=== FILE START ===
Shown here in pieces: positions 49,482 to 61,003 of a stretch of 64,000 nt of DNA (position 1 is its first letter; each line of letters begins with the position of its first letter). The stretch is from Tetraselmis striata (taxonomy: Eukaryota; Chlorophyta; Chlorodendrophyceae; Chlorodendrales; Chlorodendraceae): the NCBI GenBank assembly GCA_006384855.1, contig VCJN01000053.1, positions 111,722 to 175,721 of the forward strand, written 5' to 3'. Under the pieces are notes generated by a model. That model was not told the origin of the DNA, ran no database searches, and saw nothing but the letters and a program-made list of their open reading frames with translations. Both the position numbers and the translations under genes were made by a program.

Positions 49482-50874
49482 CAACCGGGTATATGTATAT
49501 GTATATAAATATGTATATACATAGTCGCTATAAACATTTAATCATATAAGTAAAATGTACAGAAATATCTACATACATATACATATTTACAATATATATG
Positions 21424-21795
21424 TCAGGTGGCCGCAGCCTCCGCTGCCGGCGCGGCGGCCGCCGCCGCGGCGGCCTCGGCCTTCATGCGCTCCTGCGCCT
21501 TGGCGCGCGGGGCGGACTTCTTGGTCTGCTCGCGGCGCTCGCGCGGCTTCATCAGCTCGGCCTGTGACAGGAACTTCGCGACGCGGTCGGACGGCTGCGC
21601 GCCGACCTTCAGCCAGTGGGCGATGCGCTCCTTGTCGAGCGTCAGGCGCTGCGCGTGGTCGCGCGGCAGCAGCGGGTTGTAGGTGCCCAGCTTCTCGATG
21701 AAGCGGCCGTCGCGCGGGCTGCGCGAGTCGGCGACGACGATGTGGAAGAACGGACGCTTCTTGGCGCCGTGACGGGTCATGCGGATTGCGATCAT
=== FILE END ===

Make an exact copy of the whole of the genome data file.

Shown here in pieces: positions 49,482 to 61,003 of a stretch of 64,000 nt of DNA (position 1 is its first letter; each line of letters begins with the position of its first letter). The stretch is from Tetraselmis striata (taxonomy: Eukaryota; Chlorophyta; Chlorodendrophyceae; Chlorodendrales; Chlorodendraceae): the NCBI GenBank assembly GCA_006384855.1, contig VCJN01000053.1, positions 111,722 to 175,721 of the forward strand, written 5' to 3'. Under the pieces are notes generated by a model. That model was not told the origin of the DNA, ran no database searches, and saw nothing but the letters and a program-made list of their open reading frames with translations. Both the position numbers and the translations under genes were made by a program.

Positions 49482-50874
49482 CAACCGGGTATATGTATAT
49501 GTATATAAATATGTATATACATAGTCGCTATAAACATTTAATCATATAAGTAAAATGTACAGAAATATCTACATACATATACATATTTACAATATATATG
Positions 21424-21795
21424 TCAGGTGGCCGCAGCCTCCGCTGCCGGCGCGGCGGCCGCCGCCGCGGCGGCCTCGGCCTTCATGCGCTCCTGCGCCT
21501 TGGCGCGCGGGGCGGACTTCTTGGTCTGCTCGCGGCGCTCGCGCGGCTTCATCAGCTCGGCCTGTGACAGGAACTTCGCGACGCGGTCGGACGGCTGCGC
21601 GCCGACCTTCAGCCAGTGGGCGATGCGCTCCTTGTCGAGCGTCAGGCGCTGCGCGTGGTCGCGCGGCAGCAGCGGGTTGTAGGTGCCCAGCTTCTCGATG
21701 AAGCGGCCGTCGCGCGGGCTGCGCGAGTCGGCGACGACGATGTGGAAGAACGGACGCTTCTTGGCGCCGTGACGGGTCATGCGGATTGCGATCAT